In Korogocho, one of the largest slum neighborhoods in Nairobi, Kenya’s capital, a group of elderly women are seen learning taekwondo. This is part of a movement to defend oneself from sexual assault. During the COVID-19 pandemic, Kenyan authorities say cases of rape and sexual harassment have increased, with the health department reporting that they have received at least 5,000 cases of sexual assault across the country.
In an alley in the slum neighborhood of Korogocho in Kenya, 15 women, mostly elderly, take taekwondo classes at an abandoned community center.
In the hall of the community center, the 15 women, wearing headscarves and long skirts, with their bare hands, punched a pocket filled with used clothes.
Korogocho, in Swahili meaning “solid”, is one of the largest slums in Nairobi. The area has a dense population and high unemployment.
The lack of prospects and a definite future makes many teenagers vulnerable to joining gangs that can get them involved in crimes including rape.
The purpose of providing taekwondo training is to provide protection for women from these sexual attacks.
Every Thursday at two o’clock in the afternoon, 15 women between the ages of 60-80, meet to practice taekwondo.
The oldest woman in the oti taekwondo class is Wambui Njoroge, who is believed to be 110 years old.
This is a somber reminder that women are vulnerable to sexual predators.
Jane Waithaigeni Gabriel Kimaru, 60, coach and head of the team said, “You don’t need a lot of energy, just self-defense, to protect yourself and run away. You don’t have to beat them (attackers), you just have to surprise them, and before the assailant regains consciousness, you must escape.”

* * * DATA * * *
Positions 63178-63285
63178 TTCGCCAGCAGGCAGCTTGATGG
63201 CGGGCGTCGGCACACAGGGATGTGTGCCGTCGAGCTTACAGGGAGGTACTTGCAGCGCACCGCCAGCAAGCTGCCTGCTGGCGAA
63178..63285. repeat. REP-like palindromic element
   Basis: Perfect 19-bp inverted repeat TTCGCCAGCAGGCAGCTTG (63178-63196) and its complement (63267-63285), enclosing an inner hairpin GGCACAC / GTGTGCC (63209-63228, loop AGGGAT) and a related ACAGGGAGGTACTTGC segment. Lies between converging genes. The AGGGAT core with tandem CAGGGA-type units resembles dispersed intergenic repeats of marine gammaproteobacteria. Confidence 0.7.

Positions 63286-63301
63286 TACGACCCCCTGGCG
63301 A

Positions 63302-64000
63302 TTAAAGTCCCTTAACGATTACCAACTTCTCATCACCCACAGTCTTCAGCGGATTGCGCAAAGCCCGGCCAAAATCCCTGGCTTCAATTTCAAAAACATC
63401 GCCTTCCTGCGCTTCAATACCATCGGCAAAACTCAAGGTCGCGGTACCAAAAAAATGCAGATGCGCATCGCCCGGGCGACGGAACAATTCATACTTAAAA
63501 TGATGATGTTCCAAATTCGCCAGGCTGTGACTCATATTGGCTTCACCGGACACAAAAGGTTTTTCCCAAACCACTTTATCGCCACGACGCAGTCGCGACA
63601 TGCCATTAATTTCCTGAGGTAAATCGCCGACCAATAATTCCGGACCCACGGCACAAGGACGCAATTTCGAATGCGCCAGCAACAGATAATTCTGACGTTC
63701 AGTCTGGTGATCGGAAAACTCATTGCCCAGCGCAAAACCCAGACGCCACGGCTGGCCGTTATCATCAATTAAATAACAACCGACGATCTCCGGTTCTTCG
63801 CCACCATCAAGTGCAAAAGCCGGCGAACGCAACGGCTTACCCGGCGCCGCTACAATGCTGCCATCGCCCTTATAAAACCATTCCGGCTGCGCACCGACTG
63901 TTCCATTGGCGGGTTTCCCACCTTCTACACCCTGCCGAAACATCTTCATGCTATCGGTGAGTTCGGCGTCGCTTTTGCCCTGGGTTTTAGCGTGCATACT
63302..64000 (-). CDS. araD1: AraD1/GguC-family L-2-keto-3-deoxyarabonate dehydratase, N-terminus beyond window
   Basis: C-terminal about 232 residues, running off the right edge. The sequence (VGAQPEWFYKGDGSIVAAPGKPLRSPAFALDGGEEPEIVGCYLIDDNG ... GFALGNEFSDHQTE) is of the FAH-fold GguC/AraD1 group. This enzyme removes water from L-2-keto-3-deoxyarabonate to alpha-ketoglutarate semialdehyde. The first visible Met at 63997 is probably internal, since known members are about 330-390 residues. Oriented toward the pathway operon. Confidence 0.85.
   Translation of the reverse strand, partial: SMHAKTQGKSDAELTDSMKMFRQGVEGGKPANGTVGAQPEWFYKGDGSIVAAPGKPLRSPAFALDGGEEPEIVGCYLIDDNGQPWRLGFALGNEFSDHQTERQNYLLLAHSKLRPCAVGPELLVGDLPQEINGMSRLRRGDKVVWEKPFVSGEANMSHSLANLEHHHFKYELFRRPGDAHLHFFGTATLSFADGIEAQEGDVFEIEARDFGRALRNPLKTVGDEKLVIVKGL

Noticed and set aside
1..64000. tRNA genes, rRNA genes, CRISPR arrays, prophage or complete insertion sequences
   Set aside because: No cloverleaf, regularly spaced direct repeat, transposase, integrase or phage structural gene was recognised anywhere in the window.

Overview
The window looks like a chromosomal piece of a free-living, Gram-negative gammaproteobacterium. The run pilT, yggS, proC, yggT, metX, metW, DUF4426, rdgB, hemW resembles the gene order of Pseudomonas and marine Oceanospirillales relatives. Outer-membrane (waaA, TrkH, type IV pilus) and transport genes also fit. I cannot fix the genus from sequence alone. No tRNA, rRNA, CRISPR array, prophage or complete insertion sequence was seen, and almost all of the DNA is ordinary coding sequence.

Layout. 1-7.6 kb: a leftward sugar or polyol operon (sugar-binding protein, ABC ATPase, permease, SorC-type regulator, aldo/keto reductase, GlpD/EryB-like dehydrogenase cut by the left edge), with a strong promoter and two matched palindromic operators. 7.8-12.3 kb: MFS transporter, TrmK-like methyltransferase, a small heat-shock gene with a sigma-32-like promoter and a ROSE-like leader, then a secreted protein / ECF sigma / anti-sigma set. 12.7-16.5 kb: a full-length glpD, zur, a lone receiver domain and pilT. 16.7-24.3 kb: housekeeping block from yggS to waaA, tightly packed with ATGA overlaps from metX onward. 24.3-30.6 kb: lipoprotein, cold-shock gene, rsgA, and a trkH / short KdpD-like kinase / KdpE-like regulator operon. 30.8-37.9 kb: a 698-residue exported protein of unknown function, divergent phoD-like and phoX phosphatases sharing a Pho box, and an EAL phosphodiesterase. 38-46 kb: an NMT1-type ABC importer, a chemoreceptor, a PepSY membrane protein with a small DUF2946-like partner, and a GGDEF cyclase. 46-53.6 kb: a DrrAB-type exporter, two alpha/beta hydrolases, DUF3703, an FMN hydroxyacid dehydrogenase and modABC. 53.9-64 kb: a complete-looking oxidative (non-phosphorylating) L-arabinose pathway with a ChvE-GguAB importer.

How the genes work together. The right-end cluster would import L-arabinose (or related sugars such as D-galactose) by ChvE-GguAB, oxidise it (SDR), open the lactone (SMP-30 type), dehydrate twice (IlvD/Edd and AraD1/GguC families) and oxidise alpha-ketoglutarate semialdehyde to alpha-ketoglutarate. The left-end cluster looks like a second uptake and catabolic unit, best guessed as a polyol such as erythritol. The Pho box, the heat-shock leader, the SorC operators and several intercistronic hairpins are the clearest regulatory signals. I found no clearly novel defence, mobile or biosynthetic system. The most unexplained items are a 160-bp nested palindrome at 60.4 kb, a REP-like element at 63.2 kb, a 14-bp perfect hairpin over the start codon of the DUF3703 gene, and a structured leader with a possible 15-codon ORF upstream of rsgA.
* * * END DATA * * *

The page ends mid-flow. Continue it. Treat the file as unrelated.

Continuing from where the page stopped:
Those who come late to the taekwondo class will be punished by having to do sit up.
In Korogocho, there is a high percentage of widows and single mothers, who have the tough task of raising children under difficult conditions.
Older women experience higher levels of sexual harassment because they are perceived as weak by their perpetrators.
Part of the training required them to be able to scream when attacked, to make sure their voices could be heard.
The strategy is used to notify other members who are in the vicinity, if they experience sexual assault.
Authorities say, in most cases, the perpetrator was someone close to the victim and did not believe that harassment was a crime.
Esther Wambui, 72, who lives in Korogocho said, “When you look at me, you might think, I’m a fool, a stupid old woman, but you will see who I really am.” [lj/uh]